Beautiful flowering shrub, makes good cut flowers. Can be planted in very nearly any landscape site. Butterfly bush is an old favorite of many gardeners, however it's popularity comes and goes with the passage of time. Butterfly bush holds it foliage into the fall season but does not show any fall color. Butterfly bush flowers from June-July to fall and colors vary from white, pink, lavender, purple and to near red, depending on the variety. Butterfly bush prefers a well-drained, moist, loamy type soil and tolerates heat and drought after it becomes well established. Butterfly bush will attract hoards of bees and butterflies to your garden. Butterfly bush can grow 5 to 10 feet high and wide, but can be trimmed to 4 to 6 feet. The more you trim, the more it blooms.
With a name like butterfly bush, you might expect a plant to be attractive to butterflies. In fact, it's more than attractive; it's a magnet for all the butterflies who pass through your garden seeking nectar. Many butterfly gardeners plan their garden around Buddleia (pronounced BUD-lee-ah), a genus that includes over 100 species and cultivars. Also called summer lilac, the medium- to large-sized shrubs can anchor a perennial bed or form a hedge.
You'll be happier with Buddleia if you accept its growth habit, which is not neat and tidy. Its narrow branches support lilac-like clusters of blossoms a foot or two in length, with side branches and blossoms. After a rainfall, the flower-laden branches of some species can droop all over your flower bed. You'll want to allow at least six feet between bushes to keep some semblance of neatness.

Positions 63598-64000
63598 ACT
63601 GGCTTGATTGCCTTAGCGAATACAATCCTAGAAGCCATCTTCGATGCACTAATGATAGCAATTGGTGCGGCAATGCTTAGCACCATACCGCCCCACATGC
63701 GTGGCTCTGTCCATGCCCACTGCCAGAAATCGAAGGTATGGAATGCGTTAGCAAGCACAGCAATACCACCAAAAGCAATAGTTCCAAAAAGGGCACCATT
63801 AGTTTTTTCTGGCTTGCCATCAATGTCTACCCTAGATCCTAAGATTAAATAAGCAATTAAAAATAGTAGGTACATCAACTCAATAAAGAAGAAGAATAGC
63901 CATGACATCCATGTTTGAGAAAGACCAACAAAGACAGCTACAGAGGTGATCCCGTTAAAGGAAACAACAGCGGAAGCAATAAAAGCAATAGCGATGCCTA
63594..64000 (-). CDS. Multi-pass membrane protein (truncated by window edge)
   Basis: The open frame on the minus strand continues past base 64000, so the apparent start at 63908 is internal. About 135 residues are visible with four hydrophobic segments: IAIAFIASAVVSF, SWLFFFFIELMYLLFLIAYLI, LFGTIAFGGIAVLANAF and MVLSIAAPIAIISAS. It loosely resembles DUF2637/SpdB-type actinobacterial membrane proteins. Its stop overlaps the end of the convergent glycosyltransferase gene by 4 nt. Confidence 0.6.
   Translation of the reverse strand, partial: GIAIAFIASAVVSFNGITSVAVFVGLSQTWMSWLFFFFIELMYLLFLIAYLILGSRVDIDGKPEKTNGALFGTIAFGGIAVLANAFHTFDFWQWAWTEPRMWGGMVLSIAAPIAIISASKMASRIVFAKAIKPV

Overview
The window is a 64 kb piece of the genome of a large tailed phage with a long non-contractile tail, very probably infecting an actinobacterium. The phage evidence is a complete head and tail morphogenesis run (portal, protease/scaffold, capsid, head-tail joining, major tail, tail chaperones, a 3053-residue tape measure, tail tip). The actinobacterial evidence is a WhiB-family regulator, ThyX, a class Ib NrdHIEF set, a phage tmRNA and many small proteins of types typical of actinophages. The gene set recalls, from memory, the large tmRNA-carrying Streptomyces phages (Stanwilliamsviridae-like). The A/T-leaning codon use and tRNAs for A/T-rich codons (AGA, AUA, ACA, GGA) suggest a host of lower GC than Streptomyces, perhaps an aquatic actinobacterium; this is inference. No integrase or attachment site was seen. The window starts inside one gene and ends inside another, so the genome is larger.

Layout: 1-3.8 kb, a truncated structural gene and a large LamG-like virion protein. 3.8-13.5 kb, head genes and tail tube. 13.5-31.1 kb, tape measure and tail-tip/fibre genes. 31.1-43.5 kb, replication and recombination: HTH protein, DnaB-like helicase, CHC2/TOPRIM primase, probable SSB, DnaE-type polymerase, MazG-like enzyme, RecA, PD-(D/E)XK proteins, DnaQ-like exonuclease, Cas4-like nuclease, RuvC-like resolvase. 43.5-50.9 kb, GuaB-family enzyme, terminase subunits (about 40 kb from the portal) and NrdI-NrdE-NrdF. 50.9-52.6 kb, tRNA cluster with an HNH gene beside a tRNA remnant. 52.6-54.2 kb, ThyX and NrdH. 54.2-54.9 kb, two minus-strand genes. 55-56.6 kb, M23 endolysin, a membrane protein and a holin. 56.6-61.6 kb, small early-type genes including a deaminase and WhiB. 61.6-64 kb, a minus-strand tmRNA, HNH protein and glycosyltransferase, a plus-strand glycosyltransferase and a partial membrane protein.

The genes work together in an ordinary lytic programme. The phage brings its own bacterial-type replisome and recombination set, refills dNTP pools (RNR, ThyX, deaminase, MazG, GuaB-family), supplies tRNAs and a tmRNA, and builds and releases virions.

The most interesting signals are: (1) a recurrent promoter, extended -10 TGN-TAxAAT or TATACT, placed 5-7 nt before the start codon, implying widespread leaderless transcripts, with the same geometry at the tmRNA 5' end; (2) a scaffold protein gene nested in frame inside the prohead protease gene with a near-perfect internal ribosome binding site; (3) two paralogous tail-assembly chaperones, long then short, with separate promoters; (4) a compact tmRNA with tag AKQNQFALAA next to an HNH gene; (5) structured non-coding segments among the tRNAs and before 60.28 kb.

But wait till you see the bush covered with fritillaries and tortoiseshells! Even a large swallowtail can land on the cluster, to sip from the many individual blooms.
Butterflies and bees will flock to the honey-scented blossoms, whose dilute nectar is sweetest in midday sun. Near a path or patio, the shrub provides delightful fragrance for you, too.
Another reason for Buddleia's popularity is that it's easy to grow, even hard to kill. Buddleia davidii tolerates urban pollution and alkaline soil. It's generally pest-free, except for spider mite infestations during drought or stress. It performs adequately in spare soil but prefers a sunny spot with well-drained soil, a light application of fertilizer in spring, and a few deep waterings in summer.